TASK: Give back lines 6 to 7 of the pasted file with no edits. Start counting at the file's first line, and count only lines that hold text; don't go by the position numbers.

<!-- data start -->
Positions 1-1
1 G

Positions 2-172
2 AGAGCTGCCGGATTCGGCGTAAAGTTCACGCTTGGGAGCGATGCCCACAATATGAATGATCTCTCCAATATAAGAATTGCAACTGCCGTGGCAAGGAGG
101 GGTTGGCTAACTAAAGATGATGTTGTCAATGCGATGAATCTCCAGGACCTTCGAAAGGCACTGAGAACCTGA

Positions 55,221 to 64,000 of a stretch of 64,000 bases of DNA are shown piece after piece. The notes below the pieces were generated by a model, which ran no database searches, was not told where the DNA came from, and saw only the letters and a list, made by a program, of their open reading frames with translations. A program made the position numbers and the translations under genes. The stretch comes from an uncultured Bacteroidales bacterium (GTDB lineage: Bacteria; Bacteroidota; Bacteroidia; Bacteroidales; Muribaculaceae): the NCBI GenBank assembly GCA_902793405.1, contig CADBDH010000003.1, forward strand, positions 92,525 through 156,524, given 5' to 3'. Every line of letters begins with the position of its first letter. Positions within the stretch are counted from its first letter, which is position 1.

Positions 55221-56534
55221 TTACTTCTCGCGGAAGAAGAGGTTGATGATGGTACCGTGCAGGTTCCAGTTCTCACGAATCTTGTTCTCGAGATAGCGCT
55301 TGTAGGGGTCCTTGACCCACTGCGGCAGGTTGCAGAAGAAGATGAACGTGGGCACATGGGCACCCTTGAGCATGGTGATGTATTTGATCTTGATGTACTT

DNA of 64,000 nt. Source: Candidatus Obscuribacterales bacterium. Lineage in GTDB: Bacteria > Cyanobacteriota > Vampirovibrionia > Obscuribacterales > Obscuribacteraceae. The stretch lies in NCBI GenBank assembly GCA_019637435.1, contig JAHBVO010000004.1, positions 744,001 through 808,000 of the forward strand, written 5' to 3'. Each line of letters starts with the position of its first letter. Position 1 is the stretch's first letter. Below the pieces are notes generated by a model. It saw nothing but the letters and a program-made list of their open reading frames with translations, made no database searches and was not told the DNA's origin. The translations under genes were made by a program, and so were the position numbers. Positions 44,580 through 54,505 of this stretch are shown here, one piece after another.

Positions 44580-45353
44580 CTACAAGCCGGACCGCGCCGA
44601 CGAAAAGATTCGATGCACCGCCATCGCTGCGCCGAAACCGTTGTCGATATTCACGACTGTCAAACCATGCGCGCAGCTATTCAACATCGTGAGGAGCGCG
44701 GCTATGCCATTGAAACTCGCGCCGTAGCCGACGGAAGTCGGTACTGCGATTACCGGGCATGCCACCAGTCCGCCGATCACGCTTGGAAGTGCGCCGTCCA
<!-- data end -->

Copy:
Positions 55,221 to 64,000 of a stretch of 64,000 bases of DNA are shown piece after piece. The notes below the pieces were generated by a model, which ran no database searches, was not told where the DNA came from, and saw only the letters and a list, made by a program, of their open reading frames with translations. A program made the position numbers and the translations under genes. The stretch comes from an uncultured Bacteroidales bacterium (GTDB lineage: Bacteria; Bacteroidota; Bacteroidia; Bacteroidales; Muribaculaceae): the NCBI GenBank assembly GCA_902793405.1, contig CADBDH010000003.1, forward strand, positions 92,525 through 156,524, given 5' to 3'. Every line of letters begins with the position of its first letter. Positions within the stretch are counted from its first letter, which is position 1.

Positions 55221-56534